|By Andy Balaskovitz|
Supporters for military action in Syria are few and far between in greater LansingAbout 10 years ago, Anas Attal was attending a soccer match at a stadium in his hometown of Homs, Syria, when security guards opened the gates to the field.
Hearing the story, I imagined what it would have been like as a 12-year old to stand on the sidelines of the Pontiac Silverdome during a Detroit Lions game.
“Any kid would like to do that,” Attal, a 22-year-old Michigan State University international relations student, said.
But shortly after the gates closed behind them, security forces that were loyal to the Assad regime began attacking kids and adults with clubs — “right and left,” Attal said.
“I escaped, started running. I’ve seen them taking people from the streets for speaking their minds. We have lived in fear for many years. In terms of brutality and the lack of human rights, it’s a very brutal regime.”
Attal has had two friends killed in peaceful protests since 2011, when Syria’s civil war — or, revolution, as he calls it — started. His aunt’s home has been bombed, but his relatives survived. His former apartment house in Homs, which is housing refugees, also was bombed. The United Nations reports that about 100,000 people have died in the Syrian conflict. Attal, who has lived in the U.S. for five years, talks to his family everyday.
You might predict Attal is all for military action against the regime, but, like a majority of Americans, he favors a diplomatic approach to toppling President Bashar Assad.
“Then the Syrian people would vote on who they want to represent them,” he said. “I think this is the least violent option.”
Attal’s view aligns with those of Russell Lucas, director of Global Studies in Arts and Humanities at MSU.
“The only way to get out of this will have to be some sort of diplomatic solution,” said Lucas, who is also an associate professor of Arab studies.
“No one party is going to be able to militarily decide this. Even if the U.S. did a full-fledged invasion, like it did in Iraq, it wouldn’t solve the situation beyond getting rid of the Assad government.”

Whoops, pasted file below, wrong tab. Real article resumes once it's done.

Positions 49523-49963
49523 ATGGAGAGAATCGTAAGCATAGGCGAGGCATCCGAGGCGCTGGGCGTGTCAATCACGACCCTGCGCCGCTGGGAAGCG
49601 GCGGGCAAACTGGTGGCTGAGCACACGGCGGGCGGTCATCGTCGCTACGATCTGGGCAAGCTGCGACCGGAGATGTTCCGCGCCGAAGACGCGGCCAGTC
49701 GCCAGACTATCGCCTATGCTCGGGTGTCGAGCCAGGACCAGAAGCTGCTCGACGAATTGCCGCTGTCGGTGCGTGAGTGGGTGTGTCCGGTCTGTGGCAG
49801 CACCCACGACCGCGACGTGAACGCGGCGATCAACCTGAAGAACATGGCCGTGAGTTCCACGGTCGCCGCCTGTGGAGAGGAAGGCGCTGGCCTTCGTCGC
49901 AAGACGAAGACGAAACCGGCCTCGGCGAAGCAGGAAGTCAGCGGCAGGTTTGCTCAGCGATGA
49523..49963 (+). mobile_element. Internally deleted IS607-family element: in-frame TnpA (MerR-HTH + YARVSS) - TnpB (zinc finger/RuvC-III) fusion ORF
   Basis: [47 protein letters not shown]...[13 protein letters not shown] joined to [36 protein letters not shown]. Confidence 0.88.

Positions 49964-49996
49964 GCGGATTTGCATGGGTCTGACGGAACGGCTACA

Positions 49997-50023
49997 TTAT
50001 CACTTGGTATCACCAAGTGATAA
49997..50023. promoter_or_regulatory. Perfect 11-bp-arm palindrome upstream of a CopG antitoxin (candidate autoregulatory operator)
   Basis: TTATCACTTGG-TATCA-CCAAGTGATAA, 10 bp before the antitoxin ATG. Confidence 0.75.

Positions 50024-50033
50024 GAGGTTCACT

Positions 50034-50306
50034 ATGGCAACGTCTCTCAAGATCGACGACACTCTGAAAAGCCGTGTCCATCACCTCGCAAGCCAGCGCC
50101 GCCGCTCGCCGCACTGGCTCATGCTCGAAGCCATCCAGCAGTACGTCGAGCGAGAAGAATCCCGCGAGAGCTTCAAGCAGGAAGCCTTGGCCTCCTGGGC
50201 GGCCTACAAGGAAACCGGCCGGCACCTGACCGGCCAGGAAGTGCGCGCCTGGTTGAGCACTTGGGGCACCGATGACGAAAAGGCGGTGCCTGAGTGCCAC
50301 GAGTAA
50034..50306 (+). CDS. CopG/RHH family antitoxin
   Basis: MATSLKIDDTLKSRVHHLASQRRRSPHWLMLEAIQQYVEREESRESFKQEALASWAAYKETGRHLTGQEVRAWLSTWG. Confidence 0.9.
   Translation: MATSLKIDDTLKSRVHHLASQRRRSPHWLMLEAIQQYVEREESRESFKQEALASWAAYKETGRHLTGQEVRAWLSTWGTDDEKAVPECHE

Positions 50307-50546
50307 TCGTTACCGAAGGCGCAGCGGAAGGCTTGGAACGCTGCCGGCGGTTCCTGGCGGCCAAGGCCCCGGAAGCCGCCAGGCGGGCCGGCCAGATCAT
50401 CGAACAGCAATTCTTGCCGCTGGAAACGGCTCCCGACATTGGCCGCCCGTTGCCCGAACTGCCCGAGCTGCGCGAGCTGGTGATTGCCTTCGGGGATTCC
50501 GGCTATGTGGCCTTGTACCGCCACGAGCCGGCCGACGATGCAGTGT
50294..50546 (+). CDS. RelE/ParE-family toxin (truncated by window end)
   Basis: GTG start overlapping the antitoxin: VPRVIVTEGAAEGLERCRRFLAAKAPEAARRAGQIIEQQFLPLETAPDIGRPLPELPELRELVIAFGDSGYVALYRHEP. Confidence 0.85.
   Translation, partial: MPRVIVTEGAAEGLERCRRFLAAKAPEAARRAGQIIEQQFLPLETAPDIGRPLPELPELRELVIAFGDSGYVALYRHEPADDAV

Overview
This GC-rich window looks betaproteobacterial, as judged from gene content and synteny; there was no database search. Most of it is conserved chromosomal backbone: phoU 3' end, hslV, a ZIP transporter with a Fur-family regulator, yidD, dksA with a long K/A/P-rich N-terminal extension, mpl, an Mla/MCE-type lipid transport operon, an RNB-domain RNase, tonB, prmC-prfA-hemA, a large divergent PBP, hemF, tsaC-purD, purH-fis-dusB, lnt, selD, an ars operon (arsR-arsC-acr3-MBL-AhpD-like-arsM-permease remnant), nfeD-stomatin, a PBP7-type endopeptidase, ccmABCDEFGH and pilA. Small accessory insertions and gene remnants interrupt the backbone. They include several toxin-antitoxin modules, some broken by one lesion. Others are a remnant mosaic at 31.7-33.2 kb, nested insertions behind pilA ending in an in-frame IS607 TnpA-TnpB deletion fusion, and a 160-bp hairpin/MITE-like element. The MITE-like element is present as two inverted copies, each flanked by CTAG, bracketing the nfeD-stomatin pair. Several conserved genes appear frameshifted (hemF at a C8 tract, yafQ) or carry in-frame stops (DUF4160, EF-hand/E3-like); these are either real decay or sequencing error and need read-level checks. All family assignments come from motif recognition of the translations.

Lucas, Attal and U.S. Rep. Mike Rogers, who represents much of the Lansing area, will appear on “City Pulse Newsmakers” this week, which airs at 10 a.m. Sunday on My18-TV.
Rogers, R-Brighton, chairs the House Intelligence Committee. He was an early supporter of a military strike, putting him out of step with many Republicans and a growing number of Democrats.
He is backing the president even though the administration has done an “awful job explaining to the American people what is in our national security, what is the national United States interest in any level of engagement in a place like Syria. … It is a confusing mess up to this point,” he said on CBS’ “Face the Nation” Sunday.
Carl Levin, one of Michigan’s two U.S. senators and the chairman of the Senate Armed Services Committee, also supports the strike — and more. The U.S. should also “help the Syrian people who are resisting Assad to have the weapons to fight for themselves,” he said on PBS’ “News Hour” last week.
U.S. Sen. Debbie Stabenow, D-Lansing, said Monday she is still undecided on military action.
“As one of the senators who voted against going to war in Iraq, I understand why people are wary of military intervention in Syria, and I strongly oppose sending American troops there,” Stabenow said. “I believe that we must be very thoughtful and deliberate whenever considering the use of military force. The evidence is clear that Syria used chemical weapons against its own people, including children. In the coming days, I will continue to be briefed by our foreign policy and military leaders to assess the most effective response to these horrific acts.”
Just as the Syrian situation is making for some odd political bed fellows in Washington, two local pro tests are scheduled today by diverse groups.
The other protest has been organized by the Lansing Area Ad Hoc Committee for Peace and Opposing U.S. Military Action in Syria.
“We need to put pressure not on a military attack, but some very grand diplomatic move to alleviate the situation,” said Ann Francis, one of the organizers.
That could include an arms embargo, empowering ethnic and religious minorities to have a voice in politics, and more humanitarian relief for Syrian refugees, she said. “No military attack and no military intervention doesn’t mean we don’t do anything.”
“Encouraging diplomacy — opposing U.S. military action in Syria”
for peace and calling Congress Today (Sept. 11) 4-5:30 p.m. Corner of
Abbot Road and Grand River Avenue in median East Lansing
Today (Sept. 11) 5:30 p.m. meet at Hugh McCurdy Park 600 W. Corunna Ave., Corunna Then move to downtown Owosso In support of Christian minorities in Syria